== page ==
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Unformatted text preview: INTRODUCTION TO CHRISTIANITY: THE NEW TESTAMENT RELIGIOUS STUDIES 113 SPRING 2008 The New Testament did not produce Christianity. Christianity, on the contrary, produced the New Testament. - Morton Scott Enslin, Christian Beginnings Course Information Time: 113A: Tuesdays, Thursdays 12:00 & 1:20; 113B: 3:00 & 4:20 Location: Stager 320 Instructor: Daniel Washburn Email: [email protected] Office Phone: 358 & 4542 Office Location: Stager 224 Office Hours: Mondays, Wednesdays 12:00 & 2:00, and by appointment Course Description This course explores the origin and development of Christianity, from its Jewish roots in the life and teachings of Jesus of Nazareth to the middle of the second century C.E., concentrating on a careful and critical reading of early Christian writings with particular attention to those which ultimately came to be included in the New Testament. In its methodology, this course offers a socio-historical and literary introduction to the writings of the earliest Christians. It emphasizes the importance of the historical context of these writings and investigates the ways these texts fit into ancient Mediterranean cultures. Put schematically, the students¡ task is threefold: 1. to recognize precisely what the texts do and do not say; 2. to situate these texts in their social and intellectual milieux; 3. to engage with scholarly approaches to the problems and questions generated by the earliest Christian movement. Required Texts The New Oxford Annotated Bible with the Apocrypha, Augmented Third Edition, College Edition, New Revised Standard Version (Paperback)¢Yes, this text is a required purchase, even if you already own a copy of the Bible. Bart Ehrman, The New Testament: A Historical Introduction to the Early Christian Writings , 4 th Ed. John Gager, Reinventing Paul . Early Christian Writings: The Apostolic Fathers . Requirements and Grading RST 113 & Syllabus 1 Students will be graded based on their performance in &pop¡ (i.e. unannounced) quizzes, midterm and final exams, papers, and class participation. Quizzes: These will deal with the readings assigned for that day of class and will test students merely on content, not on original interpretation. I will hand out the quiz at the beginning of class and collect it after five or ten minutes, not allotting extra time to those who appear late. class and collect it after five or ten minutes, not allotting extra time to those who appear late....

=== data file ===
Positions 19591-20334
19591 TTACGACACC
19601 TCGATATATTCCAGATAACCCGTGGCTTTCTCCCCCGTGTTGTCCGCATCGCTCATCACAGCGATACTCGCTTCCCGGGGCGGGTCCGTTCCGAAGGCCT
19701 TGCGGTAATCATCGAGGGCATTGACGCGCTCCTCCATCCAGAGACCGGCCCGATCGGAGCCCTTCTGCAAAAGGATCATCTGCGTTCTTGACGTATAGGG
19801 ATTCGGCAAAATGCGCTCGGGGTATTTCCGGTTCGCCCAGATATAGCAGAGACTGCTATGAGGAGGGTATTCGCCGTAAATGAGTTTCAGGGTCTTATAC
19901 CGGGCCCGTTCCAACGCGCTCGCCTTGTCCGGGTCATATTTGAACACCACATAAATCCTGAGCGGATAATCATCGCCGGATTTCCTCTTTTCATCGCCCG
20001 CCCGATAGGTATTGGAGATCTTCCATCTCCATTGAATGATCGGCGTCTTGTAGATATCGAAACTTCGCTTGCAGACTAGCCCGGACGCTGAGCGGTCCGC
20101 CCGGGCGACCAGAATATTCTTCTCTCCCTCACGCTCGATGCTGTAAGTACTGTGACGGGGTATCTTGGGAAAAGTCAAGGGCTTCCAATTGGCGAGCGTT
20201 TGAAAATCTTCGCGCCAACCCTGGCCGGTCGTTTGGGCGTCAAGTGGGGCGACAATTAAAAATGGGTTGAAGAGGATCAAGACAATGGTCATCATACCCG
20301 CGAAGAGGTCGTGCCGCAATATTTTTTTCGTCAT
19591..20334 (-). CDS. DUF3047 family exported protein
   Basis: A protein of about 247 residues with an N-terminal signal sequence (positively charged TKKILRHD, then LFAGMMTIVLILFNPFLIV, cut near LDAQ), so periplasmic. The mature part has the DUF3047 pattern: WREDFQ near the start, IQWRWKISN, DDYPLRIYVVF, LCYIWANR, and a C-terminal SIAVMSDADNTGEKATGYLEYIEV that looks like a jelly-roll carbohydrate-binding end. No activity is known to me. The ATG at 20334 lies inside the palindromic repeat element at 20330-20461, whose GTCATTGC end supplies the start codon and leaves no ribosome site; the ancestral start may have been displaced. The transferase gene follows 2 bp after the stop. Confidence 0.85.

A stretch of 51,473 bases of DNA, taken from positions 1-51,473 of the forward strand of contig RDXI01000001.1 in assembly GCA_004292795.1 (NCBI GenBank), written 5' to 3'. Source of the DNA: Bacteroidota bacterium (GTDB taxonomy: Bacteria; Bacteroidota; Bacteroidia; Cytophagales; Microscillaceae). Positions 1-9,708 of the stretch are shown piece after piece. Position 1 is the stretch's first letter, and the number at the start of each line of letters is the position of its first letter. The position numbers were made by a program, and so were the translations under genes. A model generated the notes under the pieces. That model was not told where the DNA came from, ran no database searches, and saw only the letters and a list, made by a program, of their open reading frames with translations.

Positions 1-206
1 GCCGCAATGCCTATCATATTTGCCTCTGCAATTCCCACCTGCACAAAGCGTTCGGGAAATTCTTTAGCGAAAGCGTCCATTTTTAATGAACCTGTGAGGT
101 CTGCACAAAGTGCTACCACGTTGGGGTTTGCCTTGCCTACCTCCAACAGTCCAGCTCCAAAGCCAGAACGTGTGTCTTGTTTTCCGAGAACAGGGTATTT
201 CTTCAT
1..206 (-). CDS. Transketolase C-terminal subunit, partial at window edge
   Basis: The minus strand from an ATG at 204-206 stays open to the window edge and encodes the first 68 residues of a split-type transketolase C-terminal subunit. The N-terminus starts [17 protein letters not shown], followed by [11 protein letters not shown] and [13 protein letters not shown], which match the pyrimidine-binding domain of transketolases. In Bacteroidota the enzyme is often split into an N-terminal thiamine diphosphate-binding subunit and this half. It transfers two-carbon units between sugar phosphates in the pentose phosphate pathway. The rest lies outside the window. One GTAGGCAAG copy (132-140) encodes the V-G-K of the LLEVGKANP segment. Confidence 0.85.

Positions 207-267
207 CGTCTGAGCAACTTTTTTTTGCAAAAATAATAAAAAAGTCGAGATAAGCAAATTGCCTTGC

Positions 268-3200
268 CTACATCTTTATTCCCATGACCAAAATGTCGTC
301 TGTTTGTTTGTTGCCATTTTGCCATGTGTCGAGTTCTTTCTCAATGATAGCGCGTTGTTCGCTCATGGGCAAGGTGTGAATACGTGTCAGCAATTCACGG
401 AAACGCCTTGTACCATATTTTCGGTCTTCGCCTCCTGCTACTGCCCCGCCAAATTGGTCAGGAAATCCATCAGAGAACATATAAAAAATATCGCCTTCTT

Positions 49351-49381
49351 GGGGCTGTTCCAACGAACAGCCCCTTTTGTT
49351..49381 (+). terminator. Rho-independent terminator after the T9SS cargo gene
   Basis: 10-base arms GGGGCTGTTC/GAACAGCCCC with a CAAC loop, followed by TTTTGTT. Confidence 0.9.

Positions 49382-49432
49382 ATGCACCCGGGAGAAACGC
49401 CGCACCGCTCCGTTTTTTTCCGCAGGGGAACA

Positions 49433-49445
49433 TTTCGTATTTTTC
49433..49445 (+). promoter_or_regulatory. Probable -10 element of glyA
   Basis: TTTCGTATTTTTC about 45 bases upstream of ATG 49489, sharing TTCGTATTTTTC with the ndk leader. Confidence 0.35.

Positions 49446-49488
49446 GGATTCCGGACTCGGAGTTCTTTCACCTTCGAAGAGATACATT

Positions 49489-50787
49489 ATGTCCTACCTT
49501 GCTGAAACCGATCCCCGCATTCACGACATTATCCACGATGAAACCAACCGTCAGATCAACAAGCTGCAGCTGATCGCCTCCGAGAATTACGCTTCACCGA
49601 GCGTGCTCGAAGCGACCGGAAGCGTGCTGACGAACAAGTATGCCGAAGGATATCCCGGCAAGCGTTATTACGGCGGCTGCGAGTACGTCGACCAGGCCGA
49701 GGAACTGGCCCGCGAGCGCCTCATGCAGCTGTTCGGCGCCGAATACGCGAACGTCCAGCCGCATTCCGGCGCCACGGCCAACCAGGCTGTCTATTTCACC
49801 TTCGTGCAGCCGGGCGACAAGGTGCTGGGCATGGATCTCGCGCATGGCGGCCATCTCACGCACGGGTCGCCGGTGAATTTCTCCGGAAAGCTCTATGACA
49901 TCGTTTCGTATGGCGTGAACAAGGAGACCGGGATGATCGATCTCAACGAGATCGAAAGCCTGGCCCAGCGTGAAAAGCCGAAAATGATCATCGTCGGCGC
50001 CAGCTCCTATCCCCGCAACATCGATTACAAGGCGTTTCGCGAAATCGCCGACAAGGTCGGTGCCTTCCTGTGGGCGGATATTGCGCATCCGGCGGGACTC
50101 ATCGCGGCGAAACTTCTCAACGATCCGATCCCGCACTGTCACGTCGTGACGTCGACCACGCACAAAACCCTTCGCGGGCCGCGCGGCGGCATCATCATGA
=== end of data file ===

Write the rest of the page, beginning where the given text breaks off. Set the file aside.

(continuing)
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This note was uploaded on 04/18/2008 for the course RST 113 taught by Professor Washburn during the Spring '08 term at F & M.
- Spring '08